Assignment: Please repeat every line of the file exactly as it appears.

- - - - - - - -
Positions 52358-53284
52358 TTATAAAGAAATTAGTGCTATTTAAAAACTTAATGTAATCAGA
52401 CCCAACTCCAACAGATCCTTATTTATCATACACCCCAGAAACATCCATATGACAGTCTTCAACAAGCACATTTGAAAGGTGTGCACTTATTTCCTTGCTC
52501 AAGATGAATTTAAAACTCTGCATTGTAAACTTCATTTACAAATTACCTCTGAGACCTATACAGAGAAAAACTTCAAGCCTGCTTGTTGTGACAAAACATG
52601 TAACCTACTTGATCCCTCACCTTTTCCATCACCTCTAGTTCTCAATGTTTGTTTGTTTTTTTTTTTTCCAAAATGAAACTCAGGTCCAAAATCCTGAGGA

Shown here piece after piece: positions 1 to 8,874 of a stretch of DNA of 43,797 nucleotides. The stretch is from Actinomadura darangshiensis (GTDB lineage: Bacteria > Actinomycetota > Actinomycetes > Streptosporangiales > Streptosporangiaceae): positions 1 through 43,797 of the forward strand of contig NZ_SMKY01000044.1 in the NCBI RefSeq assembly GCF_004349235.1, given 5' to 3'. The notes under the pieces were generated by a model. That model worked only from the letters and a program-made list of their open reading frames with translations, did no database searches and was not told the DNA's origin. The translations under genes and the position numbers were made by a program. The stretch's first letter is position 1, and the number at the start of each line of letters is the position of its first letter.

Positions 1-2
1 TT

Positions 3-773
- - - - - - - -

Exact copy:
Positions 52358-53284
52358 TTATAAAGAAATTAGTGCTATTTAAAAACTTAATGTAATCAGA
52401 CCCAACTCCAACAGATCCTTATTTATCATACACCCCAGAAACATCCATATGACAGTCTTCAACAAGCACATTTGAAAGGTGTGCACTTATTTCCTTGCTC
52501 AAGATGAATTTAAAACTCTGCATTGTAAACTTCATTTACAAATTACCTCTGAGACCTATACAGAGAAAAACTTCAAGCCTGCTTGTTGTGACAAAACATG
52601 TAACCTACTTGATCCCTCACCTTTTCCATCACCTCTAGTTCTCAATGTTTGTTTGTTTTTTTTTTTTCCAAAATGAAACTCAGGTCCAAAATCCTGAGGA

Shown here piece after piece: positions 1 to 8,874 of a stretch of DNA of 43,797 nucleotides. The stretch is from Actinomadura darangshiensis (GTDB lineage: Bacteria > Actinomycetota > Actinomycetes > Streptosporangiales > Streptosporangiaceae): positions 1 through 43,797 of the forward strand of contig NZ_SMKY01000044.1 in the NCBI RefSeq assembly GCF_004349235.1, given 5' to 3'. The notes under the pieces were generated by a model. That model worked only from the letters and a program-made list of their open reading frames with translations, did no database searches and was not told the DNA's origin. The translations under genes and the position numbers were made by a program. The stretch's first letter is position 1, and the number at the start of each line of letters is the position of its first letter.

Positions 1-2
1 TT

Positions 3-773